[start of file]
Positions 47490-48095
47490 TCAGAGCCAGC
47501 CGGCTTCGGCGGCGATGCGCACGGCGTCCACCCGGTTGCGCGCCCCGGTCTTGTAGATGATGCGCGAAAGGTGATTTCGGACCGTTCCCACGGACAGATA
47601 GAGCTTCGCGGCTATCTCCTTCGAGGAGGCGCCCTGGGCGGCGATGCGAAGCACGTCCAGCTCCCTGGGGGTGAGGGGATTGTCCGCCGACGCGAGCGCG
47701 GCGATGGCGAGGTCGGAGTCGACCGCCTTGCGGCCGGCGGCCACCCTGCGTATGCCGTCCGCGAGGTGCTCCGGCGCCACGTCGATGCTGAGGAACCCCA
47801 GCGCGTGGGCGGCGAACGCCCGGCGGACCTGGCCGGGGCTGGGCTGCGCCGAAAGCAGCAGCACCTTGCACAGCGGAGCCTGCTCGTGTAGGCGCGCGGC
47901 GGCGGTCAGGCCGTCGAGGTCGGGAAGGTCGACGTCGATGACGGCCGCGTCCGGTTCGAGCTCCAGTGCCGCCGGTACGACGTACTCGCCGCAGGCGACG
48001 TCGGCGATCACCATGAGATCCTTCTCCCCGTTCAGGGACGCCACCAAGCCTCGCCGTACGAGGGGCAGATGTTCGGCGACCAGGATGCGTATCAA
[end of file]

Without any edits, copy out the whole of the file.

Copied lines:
Positions 47490-48095
47490 TCAGAGCCAGC
47501 CGGCTTCGGCGGCGATGCGCACGGCGTCCACCCGGTTGCGCGCCCCGGTCTTGTAGATGATGCGCGAAAGGTGATTTCGGACCGTTCCCACGGACAGATA
47601 GAGCTTCGCGGCTATCTCCTTCGAGGAGGCGCCCTGGGCGGCGATGCGAAGCACGTCCAGCTCCCTGGGGGTGAGGGGATTGTCCGCCGACGCGAGCGCG
47701 GCGATGGCGAGGTCGGAGTCGACCGCCTTGCGGCCGGCGGCCACCCTGCGTATGCCGTCCGCGAGGTGCTCCGGCGCCACGTCGATGCTGAGGAACCCCA
47801 GCGCGTGGGCGGCGAACGCCCGGCGGACCTGGCCGGGGCTGGGCTGCGCCGAAAGCAGCAGCACCTTGCACAGCGGAGCCTGCTCGTGTAGGCGCGCGGC
47901 GGCGGTCAGGCCGTCGAGGTCGGGAAGGTCGACGTCGATGACGGCCGCGTCCGGTTCGAGCTCCAGTGCCGCCGGTACGACGTACTCGCCGCAGGCGACG
48001 TCGGCGATCACCATGAGATCCTTCTCCCCGTTCAGGGACGCCACCAAGCCTCGCCGTACGAGGGGCAGATGTTCGGCGACCAGGATGCGTATCAA